Sunday, November 29, 2009

The Latest on Robin Hood!

The latest research on Robin Hood puts the legendary outlaw back in Sherwood Forest instead of Barnesdale. Just where we need him. The article is deep, but a photograph of the source material is a pretty sight to behold.

(Click Image to Enlarge. Note the Highlight on the words "Robin Hode" and "Sherwoode.")


Anonymous said...

I am doing a report on Robin Hood. We need to know how Robin Hood celbrated Christmas. Or maybe he didn't? We don't know. This is from Paul and theo. if you can tell us here we will put it into our report.

Anonymous said...

We have to have the food that Robin Hood ate. What would the merrymen eat in the forest? Julie an Patty

Anonymous said...

I can't reed that writing. How do you know what it says? We need to know what Robin Hood wore in the winter. Did he camp in the woods? You can tell us here and we will write back. Andy and Max

Anonymous said...

Do you think that Robin Hood had a Christmas tree? frm doug and katie

Clyde said...

Christmas is a very old Holiday. But people did not really celebrate Christmas until the 19th Century, when Charles Dickens published his famous book, "The Christmas Carol."

Robin Hood used to go to church to pray to the mother of Jesus. So if people celebrated Christmas then the way we do today, Robin Hood would have been among them, you can be sure of that.

Clyde said...

They ate deer meat (venison) of course. They also ate the food that they stole from the rich travelers they robbed. Friar Tuck was supposed to be on a diet, but he ate too much. We know that.

When Robin Hood robs you, he gives you a fine dinner. He doesn't ask for money until you're all finished and full. By that time, Little John and the Merry Men have searched through your luggage and know how much you should pay for the food. (See the Ballad of Robin Hood and the Bishop, which I sing on my website--

Clyde said...

You can't read the writing? I know it's hard to read. If you click on the image you see some words high-lighted in yellow. Those are the words "Robin Hode" and "Sherwoode"

If you look right at the bottom of the picture, there is a modern print out of what it says.

What did Robin Hood wear in the winter? I think he dressed a lot like Daniel Boone and those other Frontiersmen we see pictured in American history. They wore buck skin. There was a lot of wool in England too then, so we can picture Robin Hood wearing cloth too. Wool was the most important thing England sold to other countries.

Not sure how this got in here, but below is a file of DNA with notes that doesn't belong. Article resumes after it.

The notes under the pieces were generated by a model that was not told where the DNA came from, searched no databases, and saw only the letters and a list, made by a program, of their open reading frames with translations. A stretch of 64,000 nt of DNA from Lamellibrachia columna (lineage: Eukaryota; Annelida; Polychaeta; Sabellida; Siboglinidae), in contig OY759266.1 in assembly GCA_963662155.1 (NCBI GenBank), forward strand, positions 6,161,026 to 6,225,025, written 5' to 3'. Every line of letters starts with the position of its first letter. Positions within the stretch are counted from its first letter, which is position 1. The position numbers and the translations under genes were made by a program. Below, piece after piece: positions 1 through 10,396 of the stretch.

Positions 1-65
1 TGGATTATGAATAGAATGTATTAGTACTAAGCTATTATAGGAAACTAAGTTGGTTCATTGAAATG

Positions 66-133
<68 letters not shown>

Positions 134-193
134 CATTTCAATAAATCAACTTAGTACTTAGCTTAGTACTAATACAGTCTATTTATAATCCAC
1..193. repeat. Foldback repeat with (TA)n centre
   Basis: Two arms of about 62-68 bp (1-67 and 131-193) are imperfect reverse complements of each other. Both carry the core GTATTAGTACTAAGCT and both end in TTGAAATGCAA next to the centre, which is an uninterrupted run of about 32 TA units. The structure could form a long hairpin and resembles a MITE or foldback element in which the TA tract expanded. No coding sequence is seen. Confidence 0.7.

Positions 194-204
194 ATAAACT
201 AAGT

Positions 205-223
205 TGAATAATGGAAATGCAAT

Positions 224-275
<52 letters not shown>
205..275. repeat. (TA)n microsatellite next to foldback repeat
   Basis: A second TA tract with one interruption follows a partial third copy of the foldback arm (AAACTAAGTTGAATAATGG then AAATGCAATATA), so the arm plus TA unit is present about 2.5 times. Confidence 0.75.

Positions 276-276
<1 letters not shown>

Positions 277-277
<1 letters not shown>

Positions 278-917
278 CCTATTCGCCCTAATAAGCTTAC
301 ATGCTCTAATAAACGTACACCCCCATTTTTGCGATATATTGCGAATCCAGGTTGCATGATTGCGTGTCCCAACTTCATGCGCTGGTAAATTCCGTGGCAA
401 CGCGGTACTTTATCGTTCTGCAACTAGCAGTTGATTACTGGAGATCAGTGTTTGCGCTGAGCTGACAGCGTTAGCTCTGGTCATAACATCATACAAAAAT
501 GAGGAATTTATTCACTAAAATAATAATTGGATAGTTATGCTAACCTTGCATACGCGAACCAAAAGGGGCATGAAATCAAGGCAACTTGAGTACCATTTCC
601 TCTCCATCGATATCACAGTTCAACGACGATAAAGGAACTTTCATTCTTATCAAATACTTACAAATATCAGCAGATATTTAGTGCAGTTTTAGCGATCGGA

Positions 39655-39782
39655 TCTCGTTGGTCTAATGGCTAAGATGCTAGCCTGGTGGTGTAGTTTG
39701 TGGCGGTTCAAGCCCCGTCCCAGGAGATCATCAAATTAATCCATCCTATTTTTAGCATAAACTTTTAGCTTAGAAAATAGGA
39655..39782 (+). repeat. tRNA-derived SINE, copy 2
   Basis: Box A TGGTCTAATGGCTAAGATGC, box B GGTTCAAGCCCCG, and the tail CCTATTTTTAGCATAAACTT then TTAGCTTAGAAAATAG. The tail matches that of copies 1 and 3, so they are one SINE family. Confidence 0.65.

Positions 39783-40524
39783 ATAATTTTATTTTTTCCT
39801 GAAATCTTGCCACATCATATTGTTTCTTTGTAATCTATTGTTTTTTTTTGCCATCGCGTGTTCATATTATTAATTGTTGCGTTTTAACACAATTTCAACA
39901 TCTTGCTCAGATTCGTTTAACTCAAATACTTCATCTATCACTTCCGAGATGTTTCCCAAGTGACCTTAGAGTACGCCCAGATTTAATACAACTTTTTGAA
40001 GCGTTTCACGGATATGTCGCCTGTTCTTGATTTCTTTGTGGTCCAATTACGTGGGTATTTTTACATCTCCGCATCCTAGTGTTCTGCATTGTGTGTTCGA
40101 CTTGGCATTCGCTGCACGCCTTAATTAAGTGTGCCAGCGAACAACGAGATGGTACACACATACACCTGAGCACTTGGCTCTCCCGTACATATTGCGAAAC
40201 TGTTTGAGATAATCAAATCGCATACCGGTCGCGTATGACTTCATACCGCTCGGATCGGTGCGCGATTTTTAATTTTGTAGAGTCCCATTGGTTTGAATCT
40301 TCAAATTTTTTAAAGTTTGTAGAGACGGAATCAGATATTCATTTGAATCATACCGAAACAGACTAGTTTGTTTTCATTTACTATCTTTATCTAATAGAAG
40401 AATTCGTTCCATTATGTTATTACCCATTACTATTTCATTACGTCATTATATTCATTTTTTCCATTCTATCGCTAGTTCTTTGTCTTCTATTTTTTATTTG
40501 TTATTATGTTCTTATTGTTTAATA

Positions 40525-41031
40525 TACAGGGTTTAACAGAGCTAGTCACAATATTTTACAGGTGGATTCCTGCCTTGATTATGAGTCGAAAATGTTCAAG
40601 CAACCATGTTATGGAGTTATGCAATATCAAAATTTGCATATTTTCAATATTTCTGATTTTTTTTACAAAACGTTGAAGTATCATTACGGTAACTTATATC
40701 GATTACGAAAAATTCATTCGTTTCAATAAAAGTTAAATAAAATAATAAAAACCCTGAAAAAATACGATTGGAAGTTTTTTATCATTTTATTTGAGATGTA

Clyde said...

The Christmas Tree is a symbol of Christmas that was invented by a German fellow named Martin Luther. He saw stars shining through the limbs of an evergreen tree and said, "Wow! I wonder if I can make a tree look like that if I put one up in my house."

When my dad was your age, people would put real candles on a Christmas Tree and hope it wouldn't catch fire. That was before we had electric lights.

In England, they would decorate a log instead of a tree! They called it a Yule log. They rode "hobby horses" and walked on stilts. Don't ask me why. I don't know.

Anonymous said...

In 336 a.d. the ancient Christian church set the date at December 25th (Julian calendar)for a celebration of Christmas to offset the pagan celebration of the winter solstice at the Saturnalia, much as churches today have "harvest parties" to offset what is becoming an increasingly occult Halloween.There were 12 days of Christmas and the day after was the Feast of Stephen. This was when people would help others with food and clothing. The Yule log was burned on Christmas day. There was much celebration in the churches and at home, but gift giving was not important in the home and there was very little decorating. Robin Hood probably knew of this winter celebration and I am sure he joined in.

Lilly Morgen said...

From the evidence of songs sung about Robin Hood, he could have lived sometime between 1201 and 1300.
By that time, the ancient Christian Church in England had pretty well established some sort of a winter holiday to compete with the Druid winter holiday. Although Robin Hood probably didn't know about Christmas trees, he knew some of the basic stories of the birth of Christ.

Anonymous said...

Thank you, Clyde and Lilly.
We like the answers to the qestions.
It is interesting.
We think we like Christmas today and not in the olden time.
We are glad that Robin Hood had Christmas. We told the class about it.
We will ask more.
From Paul and Theo and Julie, Patty, and Andy and Max and Doug. Katie is not her

Clyde said...

This is good. Of course, you did not get the full dose. That would be Friar Tuck and his milch cow showing up for singing class. We would teach everyone how to sing one of those medieval Robin Hood ballads, which are the source of the Robin Hood Legend itself. Annabelle carries a pretty good high tenor you know, especially when it's time to head back to the barn.

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